• Over two years of age: Small amounts of sweet food and salty snack foods on an occasional basis can be introduced to toddlers over two years of age and are best given on a weekly basis. These snacks should be offered alongside a balanced diet and should not be given as a reward, as this can send a mixed and confusing message to toddlers.

Top tips to help reduce children’s sugar intake

  • Read food labels – Getting into a habit of checking the labels of packaged foods you often choose will help you get to grips with how much (if any) sugar is in your toddlers food. As a rule of thumb, try to choose foods with less that 5-10g ‘of which sugars’ per 100g. You might also find the traffic light labels on the front of foods an easy way to screen for foods with a high sugar content as these will be coloured in red.
  • Be aware of other names for sugar – Added sugars come with many disguises, and often are misinterpreted as healthy. Remember you’re not always looking for ‘sugar’ in the ingredients list, other names of added sugars include: honey, any ‘syrup’ or ‘nectar’, fruit concentrate, glucose, sucrose, dextrose, maltose, molasses and treacle.
  • Freshly preparing meals – Although not always possible, preparing meals at home ensures more control over the food that your toddler eats and the ingredients used. This also makes it easier to steer away from processed foods and easily incorporate healthy foods such as fruits and vegetables into meals.
  • Out of sight, out of mind – Keeping foods high in fat and sugar out of sight of toddlers is also advisable to help remove temptation. Consuming these foods in moderation is not harmful, however problems arise when toddlers consume these foods in excess.
  • Swap for low sugar alternatives – Here are some lower sugar foods – and guide portion sizes – which can be offered as an alternative to foods high in sugar, to help nourish toddlers in this time of critical development:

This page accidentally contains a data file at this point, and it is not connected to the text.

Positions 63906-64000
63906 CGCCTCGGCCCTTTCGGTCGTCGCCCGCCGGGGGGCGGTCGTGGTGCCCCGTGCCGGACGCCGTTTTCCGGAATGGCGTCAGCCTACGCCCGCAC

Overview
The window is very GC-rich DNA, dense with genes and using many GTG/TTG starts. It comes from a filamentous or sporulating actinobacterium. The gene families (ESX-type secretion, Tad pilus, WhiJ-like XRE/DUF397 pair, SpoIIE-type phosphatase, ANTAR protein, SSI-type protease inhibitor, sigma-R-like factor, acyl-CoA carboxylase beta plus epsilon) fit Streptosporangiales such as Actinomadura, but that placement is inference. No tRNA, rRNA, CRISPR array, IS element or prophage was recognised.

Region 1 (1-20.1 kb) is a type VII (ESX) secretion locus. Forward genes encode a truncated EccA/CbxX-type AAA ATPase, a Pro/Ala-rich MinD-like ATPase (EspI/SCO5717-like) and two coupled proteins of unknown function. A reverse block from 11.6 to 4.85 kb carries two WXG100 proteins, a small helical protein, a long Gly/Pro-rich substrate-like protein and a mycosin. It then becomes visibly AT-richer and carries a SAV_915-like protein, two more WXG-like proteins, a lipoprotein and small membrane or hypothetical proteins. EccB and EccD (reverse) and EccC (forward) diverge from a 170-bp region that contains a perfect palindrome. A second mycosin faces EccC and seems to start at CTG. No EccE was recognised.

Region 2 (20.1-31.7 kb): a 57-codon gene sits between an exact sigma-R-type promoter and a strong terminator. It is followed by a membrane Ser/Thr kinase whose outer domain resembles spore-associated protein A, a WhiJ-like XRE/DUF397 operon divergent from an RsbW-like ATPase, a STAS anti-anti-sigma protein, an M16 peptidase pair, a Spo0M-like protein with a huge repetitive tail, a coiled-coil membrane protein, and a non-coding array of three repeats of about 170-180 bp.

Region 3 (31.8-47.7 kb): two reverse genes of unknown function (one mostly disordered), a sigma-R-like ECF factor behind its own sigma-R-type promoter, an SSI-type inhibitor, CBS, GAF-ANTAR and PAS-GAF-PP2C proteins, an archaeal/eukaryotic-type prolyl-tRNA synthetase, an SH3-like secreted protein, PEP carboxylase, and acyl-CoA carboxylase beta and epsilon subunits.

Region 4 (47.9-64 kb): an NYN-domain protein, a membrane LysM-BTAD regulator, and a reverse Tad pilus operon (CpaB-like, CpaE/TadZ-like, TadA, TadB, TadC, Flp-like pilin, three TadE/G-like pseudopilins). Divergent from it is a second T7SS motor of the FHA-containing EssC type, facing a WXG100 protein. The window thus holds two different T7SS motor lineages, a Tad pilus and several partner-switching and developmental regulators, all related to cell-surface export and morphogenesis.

High sugar food Lower sugar alternative Portion size
Sugar or chocolate coated cereal Whole-wheat biscuit cereal ½ – 1½ biscuits
Muffin Malt loaf ½ – 1 slice
Ice cream or high sugar yoghurt Low sugar yoghurt or plain natural or Greek yoghurt 125ml
Jam Peanut butter ½ – 1 tablespoon
Toffee popcorn Unsweetened and unsalted popcorn ½ -1 small cup
Sugary drinks Water infused with fruit pieces 100-150ml


Found our guide to sugar consumption in toddlers useful? Find out more on healthy eating here, and be sure to share with your friends and family!

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Further Reading

  • By Melanie Pilcher and Dr. Gillian Harris Establishing bedtime routines for toddlers and young children
  • By Dr. Gillian Harris, Honorary Senior Lecturer in Applied Developmental Psychology at the University of Birmingham and ITF member Most parents will struggle at some point to get their toddlers to eat certain foods. Is toddler food refusal a sign of an eating disorder. or is it merely a phase? In the run up to Eating Disorder Awareness Week, Gill Harris provides practical advice to help parents tackle fussy eating in toddlers.  
  • By Lucy Upton, on behalf of the Infant and Toddler Forum On behalf of the members of the Infant and Toddler Forum, I am proud to announce the launch of a new infant feeding educational programme, which includes practical resources for frontline healthcare professionals (HCPs) working with parents and infants.